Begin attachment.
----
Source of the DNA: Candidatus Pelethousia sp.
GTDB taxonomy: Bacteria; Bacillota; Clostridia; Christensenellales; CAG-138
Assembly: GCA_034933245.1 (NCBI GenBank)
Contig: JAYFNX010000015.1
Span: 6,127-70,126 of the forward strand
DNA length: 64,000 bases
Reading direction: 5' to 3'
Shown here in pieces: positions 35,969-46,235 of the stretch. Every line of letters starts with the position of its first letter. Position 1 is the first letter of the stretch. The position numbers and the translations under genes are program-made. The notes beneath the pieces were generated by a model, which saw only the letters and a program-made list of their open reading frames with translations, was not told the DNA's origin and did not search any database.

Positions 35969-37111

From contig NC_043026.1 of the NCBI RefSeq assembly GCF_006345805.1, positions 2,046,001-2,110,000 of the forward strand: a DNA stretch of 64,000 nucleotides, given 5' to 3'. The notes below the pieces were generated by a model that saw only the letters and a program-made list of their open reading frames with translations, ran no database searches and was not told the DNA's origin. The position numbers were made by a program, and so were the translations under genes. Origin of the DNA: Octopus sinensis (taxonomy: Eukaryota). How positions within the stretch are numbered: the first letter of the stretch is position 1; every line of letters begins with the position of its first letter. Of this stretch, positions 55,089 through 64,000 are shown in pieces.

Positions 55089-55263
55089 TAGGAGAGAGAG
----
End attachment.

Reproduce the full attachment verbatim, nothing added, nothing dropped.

Source of the DNA: Candidatus Pelethousia sp.
GTDB taxonomy: Bacteria; Bacillota; Clostridia; Christensenellales; CAG-138
Assembly: GCA_034933245.1 (NCBI GenBank)
Contig: JAYFNX010000015.1
Span: 6,127-70,126 of the forward strand
DNA length: 64,000 bases
Reading direction: 5' to 3'
Shown here in pieces: positions 35,969-46,235 of the stretch. Every line of letters starts with the position of its first letter. Position 1 is the first letter of the stretch. The position numbers and the translations under genes are program-made. The notes beneath the pieces were generated by a model, which saw only the letters and a program-made list of their open reading frames with translations, was not told the DNA's origin and did not search any database.

Positions 35969-37111

From contig NC_043026.1 of the NCBI RefSeq assembly GCF_006345805.1, positions 2,046,001-2,110,000 of the forward strand: a DNA stretch of 64,000 nucleotides, given 5' to 3'. The notes below the pieces were generated by a model that saw only the letters and a program-made list of their open reading frames with translations, ran no database searches and was not told the DNA's origin. The position numbers were made by a program, and so were the translations under genes. Origin of the DNA: Octopus sinensis (taxonomy: Eukaryota). How positions within the stretch are numbered: the first letter of the stretch is position 1; every line of letters begins with the position of its first letter. Of this stretch, positions 55,089 through 64,000 are shown in pieces.

Positions 55089-55263
55089 TAGGAGAGAGAG